# Python differential analysis of heat loss across a pipe

I made a differential equation solver to forecast heat loss through a pipe with heat loss coefficient contours. It does what I want it to do but I had to use global variables to change the outputs of my simulation function - is there a better way to deal with this issue? Another problem I have is that my code is very slow - when I increase dx the answer seems to become less accurate (the graphs seem to approach a single result past 0.0001)

import scipy
# R_w = 0.028# W/mk air heat loss ocefficient
R_w = 0.654# W/mk water heat loss ocefficient
R_f = 0.042 # W/mk pipe heat loss coefficient
r = 0.2 # m pipe radius
T_0 = 50 # C initial temperature
T_a = 20 # C ambiant temperature
dx = 0.0001 # m differential distance
L = 25 # m length of pipe

def heat_balance(T_1,T_2):
heat_in = (T_1-T_2) * scipy.pi * r**2 * R_w
heat_out = ( (T_1 + T_2) / 2 - T_a ) * 2 * r * scipy.pi * dx * R_f
return abs(heat_in-heat_out)

def simulation():
T = [T_0]
X = [0]
print 'r is ',R_f
import numpy as np
from scipy.optimize import minimize
for x in np.arange(dx,L,dx):
X.append(x)
fun = lambda s: heat_balance(T[-1],s)
T.append(float(minimize(fun,T[-1]-dx,method="SLSQP")['x']))
return([T,X])

from matplotlib import pyplot as plt
typs = ['+','x','|','_','*']
#typs = ['D','s','8','p','^']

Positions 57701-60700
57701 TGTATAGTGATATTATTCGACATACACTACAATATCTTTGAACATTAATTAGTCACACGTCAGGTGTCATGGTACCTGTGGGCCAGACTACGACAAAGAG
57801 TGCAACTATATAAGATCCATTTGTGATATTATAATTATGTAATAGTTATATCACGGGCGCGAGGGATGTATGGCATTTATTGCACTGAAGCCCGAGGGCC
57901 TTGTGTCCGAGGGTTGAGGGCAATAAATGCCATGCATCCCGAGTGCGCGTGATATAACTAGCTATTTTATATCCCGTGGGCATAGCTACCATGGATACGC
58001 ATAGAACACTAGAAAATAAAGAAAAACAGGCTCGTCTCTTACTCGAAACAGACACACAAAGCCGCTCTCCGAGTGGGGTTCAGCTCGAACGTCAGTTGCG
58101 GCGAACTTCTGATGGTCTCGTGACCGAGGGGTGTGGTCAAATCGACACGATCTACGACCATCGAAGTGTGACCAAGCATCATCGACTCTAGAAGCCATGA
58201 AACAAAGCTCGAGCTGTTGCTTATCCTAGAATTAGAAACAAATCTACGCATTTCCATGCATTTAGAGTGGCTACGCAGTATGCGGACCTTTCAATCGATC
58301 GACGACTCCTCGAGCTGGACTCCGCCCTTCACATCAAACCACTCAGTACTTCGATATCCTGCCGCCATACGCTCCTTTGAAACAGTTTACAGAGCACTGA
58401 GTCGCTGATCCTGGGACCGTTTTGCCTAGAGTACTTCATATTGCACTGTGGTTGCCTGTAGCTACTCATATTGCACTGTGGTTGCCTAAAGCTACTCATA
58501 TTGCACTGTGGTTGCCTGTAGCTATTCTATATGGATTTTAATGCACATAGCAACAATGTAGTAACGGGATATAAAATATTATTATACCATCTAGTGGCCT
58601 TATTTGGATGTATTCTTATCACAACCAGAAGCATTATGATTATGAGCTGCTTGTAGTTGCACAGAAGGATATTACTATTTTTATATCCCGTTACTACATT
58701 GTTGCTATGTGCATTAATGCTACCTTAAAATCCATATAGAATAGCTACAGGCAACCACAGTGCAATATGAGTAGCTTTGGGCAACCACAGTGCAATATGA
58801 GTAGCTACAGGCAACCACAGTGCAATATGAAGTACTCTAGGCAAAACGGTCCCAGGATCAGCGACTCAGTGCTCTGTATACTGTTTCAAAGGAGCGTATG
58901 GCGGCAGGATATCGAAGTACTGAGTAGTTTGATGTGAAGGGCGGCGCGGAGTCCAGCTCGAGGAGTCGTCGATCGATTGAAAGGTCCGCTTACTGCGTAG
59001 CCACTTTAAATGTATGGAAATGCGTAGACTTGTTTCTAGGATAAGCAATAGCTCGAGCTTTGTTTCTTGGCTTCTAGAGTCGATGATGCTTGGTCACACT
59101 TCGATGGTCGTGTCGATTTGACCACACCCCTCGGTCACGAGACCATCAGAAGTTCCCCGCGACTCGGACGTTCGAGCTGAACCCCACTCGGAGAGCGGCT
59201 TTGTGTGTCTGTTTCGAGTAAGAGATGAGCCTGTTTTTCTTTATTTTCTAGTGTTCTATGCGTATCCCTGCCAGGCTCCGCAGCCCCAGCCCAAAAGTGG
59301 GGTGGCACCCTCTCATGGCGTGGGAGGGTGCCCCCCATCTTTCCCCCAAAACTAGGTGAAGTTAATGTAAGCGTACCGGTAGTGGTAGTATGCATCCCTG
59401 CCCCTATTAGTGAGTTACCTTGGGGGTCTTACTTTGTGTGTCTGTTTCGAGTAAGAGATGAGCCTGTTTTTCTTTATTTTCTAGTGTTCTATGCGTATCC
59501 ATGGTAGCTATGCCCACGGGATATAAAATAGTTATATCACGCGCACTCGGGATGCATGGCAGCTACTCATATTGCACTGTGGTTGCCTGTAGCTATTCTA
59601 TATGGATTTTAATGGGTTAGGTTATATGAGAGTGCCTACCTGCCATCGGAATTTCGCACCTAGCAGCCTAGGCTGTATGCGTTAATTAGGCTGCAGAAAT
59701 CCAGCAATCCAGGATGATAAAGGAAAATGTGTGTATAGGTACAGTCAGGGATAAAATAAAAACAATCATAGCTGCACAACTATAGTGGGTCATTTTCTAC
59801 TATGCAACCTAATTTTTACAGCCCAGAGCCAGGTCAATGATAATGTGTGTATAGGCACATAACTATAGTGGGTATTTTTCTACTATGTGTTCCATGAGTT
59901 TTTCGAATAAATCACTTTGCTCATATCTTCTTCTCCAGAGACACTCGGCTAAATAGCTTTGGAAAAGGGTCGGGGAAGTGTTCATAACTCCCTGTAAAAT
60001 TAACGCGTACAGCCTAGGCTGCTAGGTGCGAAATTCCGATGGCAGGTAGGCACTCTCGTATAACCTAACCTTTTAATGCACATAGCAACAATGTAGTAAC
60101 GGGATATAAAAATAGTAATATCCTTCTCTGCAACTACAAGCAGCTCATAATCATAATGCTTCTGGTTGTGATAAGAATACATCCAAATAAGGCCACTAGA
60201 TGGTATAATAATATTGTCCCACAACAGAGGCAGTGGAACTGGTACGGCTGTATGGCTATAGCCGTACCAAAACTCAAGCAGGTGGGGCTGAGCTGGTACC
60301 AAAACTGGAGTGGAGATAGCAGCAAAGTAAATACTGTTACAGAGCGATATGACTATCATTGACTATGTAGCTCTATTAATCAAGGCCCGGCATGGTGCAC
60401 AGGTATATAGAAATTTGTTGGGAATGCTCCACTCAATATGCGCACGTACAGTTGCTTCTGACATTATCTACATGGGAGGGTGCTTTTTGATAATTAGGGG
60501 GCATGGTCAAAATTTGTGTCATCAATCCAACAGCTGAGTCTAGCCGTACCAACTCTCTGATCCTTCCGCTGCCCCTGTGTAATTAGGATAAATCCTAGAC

cols = ['red','blue','black','purple','brown']

for i, rf in enumerate([7,14,50,100,200]):
R_f = 1.0/rf
ans = simulation()
plt.scatter(ans[1],ans[0],c=cols[i],marker=typs[i],s = 100,label=rf,lw=3)

plt.legend(fontsize=20,title='Pipe Insolation R Value')
plt.xlabel('Distance (m)',fontsize=20)
plt.ylabel('Average Temperature (C)',fontsize=20)
plt.show()


Globals in Python are not necessarily a bad thing, especially for what you're using them for. However, they can be prevented. There are a couple of major flaws I found so I'm glad you came over to get a review. The point you're most worried about will be handled at the end.

# Style

Clean Python code adheres to PEP8, the general style guide for Python. Your code violates this guide in a couple of ways. I'll explain the violations I deem most important and fixed it up for you to show the difference. I do recommend you read PEP8 yourself as well.

To verify whether your code adheres to the guide, you can either use the pep8 tool inside Python itself or pep8online. This will validate your code against most of the guide.

## Import

Import statements should be on top of your file for maintainability purposes. This is a common practice in many languages, including C, C++, C# and Java. If I now skim your code, I'll see unexpected functions like plt.xlabel() because I didn't notice the following line:

from matplotlib import pyplot as plt


All imports should be on the top.

## Globals

Imports should be followed by your global variables. Often those globals are supposed to be constant (note that Python does not actually enforce them being constant). The naming convention for constants is UPPERCASE_WITH_UNDERSCORES. This makes it clear to anyone reading the code the value should not be changed and is probably defined at module level.

This also means that other variables should not use the same casing. All relevant casing styles are in the PEP8.

## Variable naming